I have no doubts that Denard Robinson will be the starting quarterback on Saturday. You don’t bench a Heisman candidate that quickly, no matter how good the backup plays. I didn’t believe the Devin Gardner hype in spring 2010 because true freshmen simply aren’t very good, but now . . . I might put some stock in it. Gardner has always seemed to be a better fit in a pro-style offense than the spread, so I think this offense suits him more than Robinson. Denard’s decision-making and accuracy scare me a little bit, although I admit his improvement from 2009 to 2010 was pretty incredible. There’s a possibility that he will make a similar leap in 2011, but last year’s spring practice reports about Denard were glowing. This year’s . . . not so much.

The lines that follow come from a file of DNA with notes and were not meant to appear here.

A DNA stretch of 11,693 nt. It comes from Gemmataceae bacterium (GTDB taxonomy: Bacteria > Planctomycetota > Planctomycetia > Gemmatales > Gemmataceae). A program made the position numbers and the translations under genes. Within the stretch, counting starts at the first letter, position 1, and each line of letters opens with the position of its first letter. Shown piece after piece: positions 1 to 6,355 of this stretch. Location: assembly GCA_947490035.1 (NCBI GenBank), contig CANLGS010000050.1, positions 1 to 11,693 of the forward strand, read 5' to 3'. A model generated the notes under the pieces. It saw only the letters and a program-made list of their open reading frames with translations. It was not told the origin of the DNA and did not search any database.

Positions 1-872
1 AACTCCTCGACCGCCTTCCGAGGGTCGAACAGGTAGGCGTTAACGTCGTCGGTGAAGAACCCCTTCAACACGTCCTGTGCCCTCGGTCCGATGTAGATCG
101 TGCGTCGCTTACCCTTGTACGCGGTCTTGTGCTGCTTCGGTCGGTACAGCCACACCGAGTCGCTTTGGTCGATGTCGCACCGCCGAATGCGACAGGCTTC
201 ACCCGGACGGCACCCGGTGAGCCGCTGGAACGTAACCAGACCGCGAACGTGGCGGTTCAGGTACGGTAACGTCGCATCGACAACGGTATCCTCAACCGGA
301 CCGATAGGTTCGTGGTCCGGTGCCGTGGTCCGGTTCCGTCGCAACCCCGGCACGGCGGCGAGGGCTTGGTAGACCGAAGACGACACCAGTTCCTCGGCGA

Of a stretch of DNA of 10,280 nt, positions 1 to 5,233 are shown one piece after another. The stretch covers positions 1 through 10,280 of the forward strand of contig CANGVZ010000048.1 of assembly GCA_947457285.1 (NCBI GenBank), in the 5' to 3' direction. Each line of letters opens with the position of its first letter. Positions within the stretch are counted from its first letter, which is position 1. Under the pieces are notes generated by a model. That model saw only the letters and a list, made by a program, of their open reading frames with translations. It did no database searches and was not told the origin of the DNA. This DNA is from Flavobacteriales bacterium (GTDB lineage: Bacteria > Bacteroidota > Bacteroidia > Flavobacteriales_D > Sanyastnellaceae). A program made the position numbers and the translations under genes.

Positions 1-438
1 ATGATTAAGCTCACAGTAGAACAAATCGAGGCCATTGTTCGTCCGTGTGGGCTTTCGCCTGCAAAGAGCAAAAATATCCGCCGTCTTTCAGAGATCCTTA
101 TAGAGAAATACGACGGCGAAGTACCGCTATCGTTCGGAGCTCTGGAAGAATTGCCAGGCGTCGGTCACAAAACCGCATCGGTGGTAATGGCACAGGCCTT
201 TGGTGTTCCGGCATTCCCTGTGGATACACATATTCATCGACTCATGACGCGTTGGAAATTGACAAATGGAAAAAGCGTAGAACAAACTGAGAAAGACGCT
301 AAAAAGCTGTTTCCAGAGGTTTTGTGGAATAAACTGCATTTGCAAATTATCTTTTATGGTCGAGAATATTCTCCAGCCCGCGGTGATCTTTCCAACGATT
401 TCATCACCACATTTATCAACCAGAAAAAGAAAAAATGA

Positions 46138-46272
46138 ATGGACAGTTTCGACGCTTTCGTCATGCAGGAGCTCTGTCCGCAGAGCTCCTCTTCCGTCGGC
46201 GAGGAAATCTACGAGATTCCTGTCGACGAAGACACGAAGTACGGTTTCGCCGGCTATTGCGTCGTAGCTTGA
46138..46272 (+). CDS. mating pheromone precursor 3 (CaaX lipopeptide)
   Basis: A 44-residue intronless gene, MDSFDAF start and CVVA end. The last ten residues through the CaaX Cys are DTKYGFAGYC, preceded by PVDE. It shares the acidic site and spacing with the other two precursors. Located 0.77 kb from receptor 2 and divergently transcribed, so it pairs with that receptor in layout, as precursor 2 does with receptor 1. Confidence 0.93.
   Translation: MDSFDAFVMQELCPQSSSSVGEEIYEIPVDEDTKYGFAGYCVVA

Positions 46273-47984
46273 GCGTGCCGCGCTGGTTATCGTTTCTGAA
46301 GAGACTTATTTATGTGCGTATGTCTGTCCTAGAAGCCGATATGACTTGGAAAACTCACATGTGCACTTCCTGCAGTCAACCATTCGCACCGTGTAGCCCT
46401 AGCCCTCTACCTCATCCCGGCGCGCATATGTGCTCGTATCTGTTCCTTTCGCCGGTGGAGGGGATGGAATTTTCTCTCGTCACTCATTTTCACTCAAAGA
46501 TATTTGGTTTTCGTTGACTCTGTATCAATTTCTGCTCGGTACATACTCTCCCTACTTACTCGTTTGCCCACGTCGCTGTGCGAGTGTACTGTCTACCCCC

Gardner has the stature, the arm, and the poise to be a franchise quarterback. In the long run, I fully expect him to be a better signal caller than Robinson. Whether that happens in 2011, 2012, or beyond, I think #7 will carry on the tradition of great Michigan quarterbacks. The problem with the QB situation is that even if Gardner proves to be the best quarterback on Saturday (and in August practices), Michigan doesn’t have the depth at the position to move Robinson to running back or wide receiver. Perhaps the two best athletes on the team are Michigan’s only two quarterbacks. I can think of worse problems.